Discover Keeps Cooking With 27% Return on Equity (Update 1)

Updated from 9:40 a.m. ET, with late morning market action, information about Discover's share buybacks, and comment from FBR analyst Scott Valentin.

NEW YORK ( TheStreet) -- Discover Financial Services ( DFS) continues to bring home industry-leading earnings, and investors looking for long-term growth should pay attention.

The credit card lender, based in Riverwoods, Ill., on Tuesday reported a first-quarter return on equity of 27%, which is a fabulous number, underlining the case for a long-term commitment by investors.

Discover's first-quarter net income allocated to common stockholders of $659 million, or $1.33 a share, increasing from $530 million, or $1.06 a share, in the fourth quarter, and $644 million, or $1.22 a share, in the first quarter of 2012. The main factor in the sequential earnings improvement was a decline in the quarterly provision for loan losses to $158 million in the first quarter from $370 million in the fourth quarter. The first-quarter provision was up from $84 million in the first quarter of 2012.

A major highlight for Discover during the first quarter was the continuing growth of its credit card portfolio, which runs counter to the industry trend, as U.S. consumers continue to deleverage. Average card loans were $49.3 billion in the first quarter, increasing from $49.2 billion the previous quarter, and $46.6 billion a year earlier.

That's a 6% year-over-year growth rate for credit card loans, which is better than the growth rates for most other major card lenders. Looking past sequential growth rates because of seasonal declines in the first quarter, here's how other big credit card lenders have fared:
  • Bank of America's (BAC) credit card loan balances averaged $91.7 billion during the first quarter, declining from $98.3 billion in the first quarter of 2012
  • For JPMorgan Chase (JPM), average credit card balances declined to $123.6 billion in the first quarter from $127.6 billion a year earlier
  • U.S. Bancorp (USB) reported first-quarter average credit card loans of $16.5 billion, declining from $16.8 billion a year earlier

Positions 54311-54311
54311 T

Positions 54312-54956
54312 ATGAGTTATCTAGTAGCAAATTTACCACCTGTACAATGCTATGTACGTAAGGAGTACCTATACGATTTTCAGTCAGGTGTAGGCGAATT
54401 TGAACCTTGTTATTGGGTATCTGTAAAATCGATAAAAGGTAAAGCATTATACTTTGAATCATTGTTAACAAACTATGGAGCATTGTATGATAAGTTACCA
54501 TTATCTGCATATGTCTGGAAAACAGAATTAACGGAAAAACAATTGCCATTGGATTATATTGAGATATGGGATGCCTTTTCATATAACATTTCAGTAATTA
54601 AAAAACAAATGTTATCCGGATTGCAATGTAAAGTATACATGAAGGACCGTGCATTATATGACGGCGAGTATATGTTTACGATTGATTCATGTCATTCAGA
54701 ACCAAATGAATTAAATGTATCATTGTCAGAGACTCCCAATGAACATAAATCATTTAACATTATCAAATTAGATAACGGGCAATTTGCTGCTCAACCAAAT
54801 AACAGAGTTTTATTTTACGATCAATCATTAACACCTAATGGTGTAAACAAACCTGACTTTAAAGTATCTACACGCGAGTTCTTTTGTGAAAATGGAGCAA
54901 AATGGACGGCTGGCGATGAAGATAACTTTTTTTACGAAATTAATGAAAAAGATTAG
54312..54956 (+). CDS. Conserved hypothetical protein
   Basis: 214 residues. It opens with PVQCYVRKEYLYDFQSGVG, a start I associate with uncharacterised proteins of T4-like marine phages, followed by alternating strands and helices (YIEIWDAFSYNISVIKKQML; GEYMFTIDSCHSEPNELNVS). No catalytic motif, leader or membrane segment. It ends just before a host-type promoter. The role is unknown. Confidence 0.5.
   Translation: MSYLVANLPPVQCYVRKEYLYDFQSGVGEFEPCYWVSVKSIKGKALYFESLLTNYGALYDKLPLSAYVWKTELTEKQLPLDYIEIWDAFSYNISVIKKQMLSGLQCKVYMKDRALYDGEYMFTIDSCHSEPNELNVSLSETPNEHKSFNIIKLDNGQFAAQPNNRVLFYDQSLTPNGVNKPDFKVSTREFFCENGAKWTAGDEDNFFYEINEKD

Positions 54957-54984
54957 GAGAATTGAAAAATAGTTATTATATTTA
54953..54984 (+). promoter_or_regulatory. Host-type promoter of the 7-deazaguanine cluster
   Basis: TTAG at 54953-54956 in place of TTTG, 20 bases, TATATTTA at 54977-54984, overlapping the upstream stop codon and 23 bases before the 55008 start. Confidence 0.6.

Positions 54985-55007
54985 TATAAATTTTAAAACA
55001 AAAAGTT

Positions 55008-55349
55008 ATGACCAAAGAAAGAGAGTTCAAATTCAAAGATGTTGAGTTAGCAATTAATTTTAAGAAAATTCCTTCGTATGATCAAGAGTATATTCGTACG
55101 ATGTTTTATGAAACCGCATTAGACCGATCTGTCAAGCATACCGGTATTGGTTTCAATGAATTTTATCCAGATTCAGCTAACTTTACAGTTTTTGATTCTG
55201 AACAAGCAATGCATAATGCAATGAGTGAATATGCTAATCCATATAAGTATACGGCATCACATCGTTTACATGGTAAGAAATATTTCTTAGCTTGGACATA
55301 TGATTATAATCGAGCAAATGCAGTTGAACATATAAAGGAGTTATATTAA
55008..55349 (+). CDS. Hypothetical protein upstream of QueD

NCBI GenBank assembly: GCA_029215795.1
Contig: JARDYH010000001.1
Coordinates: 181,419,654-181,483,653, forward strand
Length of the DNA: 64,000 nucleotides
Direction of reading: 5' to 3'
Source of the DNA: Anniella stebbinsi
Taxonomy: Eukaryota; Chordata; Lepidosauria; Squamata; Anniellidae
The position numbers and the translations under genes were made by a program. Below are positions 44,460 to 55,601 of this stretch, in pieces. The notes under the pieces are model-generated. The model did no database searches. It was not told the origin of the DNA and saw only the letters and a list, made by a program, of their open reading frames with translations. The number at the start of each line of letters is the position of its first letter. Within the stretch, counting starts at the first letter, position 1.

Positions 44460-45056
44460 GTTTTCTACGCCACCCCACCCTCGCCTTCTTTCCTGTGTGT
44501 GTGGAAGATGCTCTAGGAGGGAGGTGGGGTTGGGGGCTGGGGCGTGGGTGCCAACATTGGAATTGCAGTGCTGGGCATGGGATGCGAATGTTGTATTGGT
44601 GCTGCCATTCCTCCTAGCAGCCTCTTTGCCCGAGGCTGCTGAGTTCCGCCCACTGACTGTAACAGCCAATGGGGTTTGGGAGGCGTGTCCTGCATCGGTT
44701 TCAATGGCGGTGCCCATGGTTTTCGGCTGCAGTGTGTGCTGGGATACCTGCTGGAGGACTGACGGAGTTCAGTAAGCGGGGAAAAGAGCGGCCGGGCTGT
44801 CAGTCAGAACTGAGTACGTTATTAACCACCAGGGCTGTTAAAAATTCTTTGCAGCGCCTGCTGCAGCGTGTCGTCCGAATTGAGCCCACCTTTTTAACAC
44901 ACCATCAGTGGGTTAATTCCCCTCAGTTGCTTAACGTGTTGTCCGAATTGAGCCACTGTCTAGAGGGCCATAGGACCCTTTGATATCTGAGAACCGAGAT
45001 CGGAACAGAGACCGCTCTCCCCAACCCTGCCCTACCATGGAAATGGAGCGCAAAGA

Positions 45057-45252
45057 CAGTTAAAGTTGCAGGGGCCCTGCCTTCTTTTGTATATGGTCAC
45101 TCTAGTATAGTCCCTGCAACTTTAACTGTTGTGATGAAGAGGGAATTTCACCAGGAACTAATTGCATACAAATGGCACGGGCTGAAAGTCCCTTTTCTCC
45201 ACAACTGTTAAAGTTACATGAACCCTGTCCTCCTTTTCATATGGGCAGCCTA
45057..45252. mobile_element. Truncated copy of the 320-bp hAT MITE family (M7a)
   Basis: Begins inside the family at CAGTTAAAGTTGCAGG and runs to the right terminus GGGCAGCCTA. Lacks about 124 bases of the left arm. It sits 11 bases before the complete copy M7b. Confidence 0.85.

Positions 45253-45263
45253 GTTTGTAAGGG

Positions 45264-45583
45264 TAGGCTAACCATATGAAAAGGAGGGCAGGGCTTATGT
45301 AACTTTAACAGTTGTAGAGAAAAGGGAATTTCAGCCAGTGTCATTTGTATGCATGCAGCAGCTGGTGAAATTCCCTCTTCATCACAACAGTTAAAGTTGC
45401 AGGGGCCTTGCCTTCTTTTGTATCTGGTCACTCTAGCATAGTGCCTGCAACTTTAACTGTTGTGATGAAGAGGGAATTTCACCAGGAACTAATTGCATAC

• Wells Fargo (WFC) reported first-quarter average credit card loans of $$24.1 billion, increasing 9% from $22.1 billion in the first quarter of 2012
  • For Citigroup (C), average card loans increased to $146.2 billion in the first quarter from $141.7 billion in the first quarter of 2012, for a year-over-year growth rate of 3%
  • American Express (AXP) reported average loans of $62.8 billion in the first quarter, increasing 3% from $60.7 billion a year earlier
  • Capital One's (COF) average portfolio credit card loans increased to $78.4 billion in the first quarter from $61.5 billion a year earlier, however, the company acquired roughly $27 billion in card loans from HSBC last year, and transferred its $7 billion Best Buy card portfolio to held-for-sale in the first quarter. The sale of the Best Buy portfolio to Citigroup is expected to be completed in the third quarter.

Among the seven companies listed above, the only one with first-quarter performance coming close to Discover was American Express, with a return on average equity of 23.2%.

Why is Discover's credit card loan growth so important? The biggest reason is that credit card lending is so profitable, because of the higher net interest margins. Discover's first-quarter net interest margin -- the spread between the average yield on loans and investments and the average cost for deposits and borrowings -- was 9.39%, compared to 9.40% in the fourth quarter and 9.09% a year earlier. It's not a fair comparison, because of Discover's focus on credit cards, but the Federal Deposit Insurance Corp. reported that the consolidated fourth-quarter net interest margin for all U.S. banks during the fourth quarter was 3.32%.

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